We went with Justin and Claudia to the local crocodile breeding park to see how it all worked, it is only a few minutes away from the farm so very local. They breed the African Nile Crocodile here.
There are over a 1000 crocodile's housed in the dams and they are mainly bred for export, the main market being Italy. The first croc we were introduced to was a female one called stumpy, she was born without a tail so would normally drown and therefore is kept separate from the rest, normally she would be with another tail-less croc but he is away filming for a movie!
After that we looked at a baby crocodile which was about a foot long. The handler put a small elastic band around its mouth so it couldn't snap and then handed it round. I thought it was going to be all hard skinned but to my surprise it was very soft we then felt its teeth they were very very sharp, even though it was small. After this we made our way down the dams to look at the older crocs which ranged from 2 years upwards.
They were hundreds of them just lying in the ponds and even more lying on the banks of the dam, some were a lot larger than others, they grow as quick as they can eat and get fed for six months of the year with barrow loads of dead chickens. They do occasionally get the odd local bird as well if they are not quick enough! We were told that for every one on the surface there are probably at least 3 underwater that you can't see!
We then headed to the furthest last pond where the biggest crocodile was lurking, the keeper prodded the water with a long stick provoking the crocodile into jumping out of the water, he must have been nearly six metres long! He came out of the water and grabbed the stick a few times and we got some good pictures. This big boy is kept away from all the others, as he would be in the wild, because he is too aggressive and will kill the other males.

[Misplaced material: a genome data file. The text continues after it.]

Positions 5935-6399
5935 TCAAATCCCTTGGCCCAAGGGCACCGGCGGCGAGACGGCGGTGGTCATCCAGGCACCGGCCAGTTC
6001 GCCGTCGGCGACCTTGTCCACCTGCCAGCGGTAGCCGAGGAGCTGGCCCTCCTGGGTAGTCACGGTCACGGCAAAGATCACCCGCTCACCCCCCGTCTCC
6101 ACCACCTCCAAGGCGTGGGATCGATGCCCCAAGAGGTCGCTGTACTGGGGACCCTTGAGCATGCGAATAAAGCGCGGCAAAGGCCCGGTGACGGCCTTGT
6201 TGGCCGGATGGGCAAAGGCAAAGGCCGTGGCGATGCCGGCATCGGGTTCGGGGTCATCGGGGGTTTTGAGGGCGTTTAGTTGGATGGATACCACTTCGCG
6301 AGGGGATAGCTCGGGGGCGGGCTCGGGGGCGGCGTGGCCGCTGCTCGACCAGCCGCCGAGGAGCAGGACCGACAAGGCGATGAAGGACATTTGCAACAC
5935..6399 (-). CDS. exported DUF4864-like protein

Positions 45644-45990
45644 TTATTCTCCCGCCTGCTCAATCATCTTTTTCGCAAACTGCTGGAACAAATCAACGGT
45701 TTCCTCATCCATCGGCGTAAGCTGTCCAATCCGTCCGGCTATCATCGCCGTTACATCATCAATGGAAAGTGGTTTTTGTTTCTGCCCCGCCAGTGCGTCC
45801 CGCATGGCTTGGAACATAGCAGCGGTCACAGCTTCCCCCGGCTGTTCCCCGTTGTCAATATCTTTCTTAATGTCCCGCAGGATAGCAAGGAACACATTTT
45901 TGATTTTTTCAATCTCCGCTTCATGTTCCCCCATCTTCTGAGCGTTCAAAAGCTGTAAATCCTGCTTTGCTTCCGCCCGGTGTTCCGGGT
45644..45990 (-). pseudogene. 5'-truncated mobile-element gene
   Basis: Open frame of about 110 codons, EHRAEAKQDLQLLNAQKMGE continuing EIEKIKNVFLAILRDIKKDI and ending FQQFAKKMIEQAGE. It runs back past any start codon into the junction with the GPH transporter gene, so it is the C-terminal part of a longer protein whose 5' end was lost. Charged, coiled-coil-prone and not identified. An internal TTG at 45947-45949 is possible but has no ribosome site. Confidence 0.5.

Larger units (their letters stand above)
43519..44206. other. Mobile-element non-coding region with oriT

Next he started to throw some chickens into the dam to show us how quick they would grab them, it was interesting as soon as the chickens landed they all rushed in and grabbed it tearing it to pieces. There was one that landed on the side and this took a bit longer for them to locate but as soon as they did the same thing happened.
On the way back across the walkway he started to also make the crocs snap. It was amazing how quick it was and also how much noise it made, it sounded like a loud champagne cork popping, he said that they can hear it from the offices sometime.
They bought the baby crocs in for about 35 Rand and when they are four or five and up to the right size and weight they sell for about 35,000 Rand so not a bad business.
It was a very interesting tour but you wouldn't want to fall in!